Investment property and the bright line test.
With increases in the average house price increasing by 22.8 per cent from February 2020 to February 2021, the Government have introduced changes to the “bright-line test” in a bid to take the heat out of the residential property market. The changes look to discourage investors buying multiple properties and on-selling them for a healthy profit without paying tax on such profit.
The bright-line test provides the parameters to determine whether you are required to pay income tax on any profit made through an increase in value on a residential property on the sale of such property. The bright-line test was initially introduced by the National Party in 2015 as a tax on capital gains made from the sale of houses – other than the family home – bought and sold within a certain period. The bright-line period was 5 years, however as at 27 March 2021 the bright-line period has been extended to 10 years.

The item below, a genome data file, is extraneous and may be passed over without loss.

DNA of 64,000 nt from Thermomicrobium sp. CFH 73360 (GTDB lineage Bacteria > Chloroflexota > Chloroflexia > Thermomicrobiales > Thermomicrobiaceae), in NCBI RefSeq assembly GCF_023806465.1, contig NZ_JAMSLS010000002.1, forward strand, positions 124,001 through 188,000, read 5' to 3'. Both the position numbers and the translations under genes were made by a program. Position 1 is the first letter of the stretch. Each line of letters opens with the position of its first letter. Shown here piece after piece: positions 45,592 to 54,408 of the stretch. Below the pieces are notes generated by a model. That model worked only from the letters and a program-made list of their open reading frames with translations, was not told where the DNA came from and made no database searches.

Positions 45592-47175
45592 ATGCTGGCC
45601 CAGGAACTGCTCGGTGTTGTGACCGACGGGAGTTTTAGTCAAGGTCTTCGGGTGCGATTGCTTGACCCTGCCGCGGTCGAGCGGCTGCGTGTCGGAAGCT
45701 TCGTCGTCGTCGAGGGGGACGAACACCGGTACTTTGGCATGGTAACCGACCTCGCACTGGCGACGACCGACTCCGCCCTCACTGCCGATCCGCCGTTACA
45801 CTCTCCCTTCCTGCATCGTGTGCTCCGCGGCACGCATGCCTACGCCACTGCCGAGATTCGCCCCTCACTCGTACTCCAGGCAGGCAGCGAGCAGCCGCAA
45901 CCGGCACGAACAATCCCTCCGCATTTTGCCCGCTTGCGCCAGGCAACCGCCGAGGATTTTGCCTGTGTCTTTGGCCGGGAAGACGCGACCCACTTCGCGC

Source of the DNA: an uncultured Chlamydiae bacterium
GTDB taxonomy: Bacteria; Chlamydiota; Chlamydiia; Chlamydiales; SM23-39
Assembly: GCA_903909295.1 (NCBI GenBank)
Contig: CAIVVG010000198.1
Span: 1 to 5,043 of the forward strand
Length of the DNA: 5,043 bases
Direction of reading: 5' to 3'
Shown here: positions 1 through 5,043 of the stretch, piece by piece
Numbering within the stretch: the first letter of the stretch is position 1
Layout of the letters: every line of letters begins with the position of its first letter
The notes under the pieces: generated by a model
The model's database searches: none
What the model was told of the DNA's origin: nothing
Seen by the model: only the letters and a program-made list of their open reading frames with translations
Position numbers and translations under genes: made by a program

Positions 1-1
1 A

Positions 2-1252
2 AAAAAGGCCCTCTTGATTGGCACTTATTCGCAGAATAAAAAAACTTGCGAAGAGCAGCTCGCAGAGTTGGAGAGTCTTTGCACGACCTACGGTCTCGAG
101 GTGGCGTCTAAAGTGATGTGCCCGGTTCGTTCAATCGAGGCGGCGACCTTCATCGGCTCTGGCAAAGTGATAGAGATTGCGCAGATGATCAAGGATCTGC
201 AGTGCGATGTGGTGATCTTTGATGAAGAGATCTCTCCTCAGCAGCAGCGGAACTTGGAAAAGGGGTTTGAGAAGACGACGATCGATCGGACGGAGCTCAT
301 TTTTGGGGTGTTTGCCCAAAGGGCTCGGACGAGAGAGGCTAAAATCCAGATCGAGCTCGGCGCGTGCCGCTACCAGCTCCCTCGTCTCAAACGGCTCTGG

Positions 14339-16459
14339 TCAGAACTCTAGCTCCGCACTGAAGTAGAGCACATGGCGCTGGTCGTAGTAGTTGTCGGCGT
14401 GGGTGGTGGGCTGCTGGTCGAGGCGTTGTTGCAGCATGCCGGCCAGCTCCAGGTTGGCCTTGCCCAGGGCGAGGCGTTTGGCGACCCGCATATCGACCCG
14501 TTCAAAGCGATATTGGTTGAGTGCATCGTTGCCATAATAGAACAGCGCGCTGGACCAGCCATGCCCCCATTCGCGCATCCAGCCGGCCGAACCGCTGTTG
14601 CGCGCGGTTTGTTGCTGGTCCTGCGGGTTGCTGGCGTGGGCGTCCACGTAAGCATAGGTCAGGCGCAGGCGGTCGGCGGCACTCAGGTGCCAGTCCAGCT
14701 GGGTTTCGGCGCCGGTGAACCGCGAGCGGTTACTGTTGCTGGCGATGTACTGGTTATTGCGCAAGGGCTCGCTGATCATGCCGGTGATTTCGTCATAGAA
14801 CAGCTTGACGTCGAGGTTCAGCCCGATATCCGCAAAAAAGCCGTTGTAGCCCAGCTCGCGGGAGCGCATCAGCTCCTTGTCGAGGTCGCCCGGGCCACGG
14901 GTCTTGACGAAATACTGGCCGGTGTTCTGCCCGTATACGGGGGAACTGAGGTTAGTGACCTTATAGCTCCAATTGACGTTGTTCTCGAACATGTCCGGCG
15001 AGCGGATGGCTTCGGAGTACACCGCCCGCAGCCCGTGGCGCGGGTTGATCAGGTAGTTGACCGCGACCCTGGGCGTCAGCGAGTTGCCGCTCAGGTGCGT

The date in which you acquire the property determines whether the bright-line period is 5 or 10 years. For tax purposes, a property is generally acquired on the date a binding sale and purchase agreement is entered into (even if some standard conditions still need to be met). However, there are a number of exclusions to the bright-line test, and a raft set of rules relating to those exclusions which may apply to your property. These are specifically in relation to the main home and change of use exclusions.
If you are in the process of buying or selling property, or considering your options, our team here at JL Accounting are more than happy to answer your questions that you may have and work through the sale and purchase process with you.
If you have questions about this topic or would like some advice on this matter or other conveyancing issues, please contact us.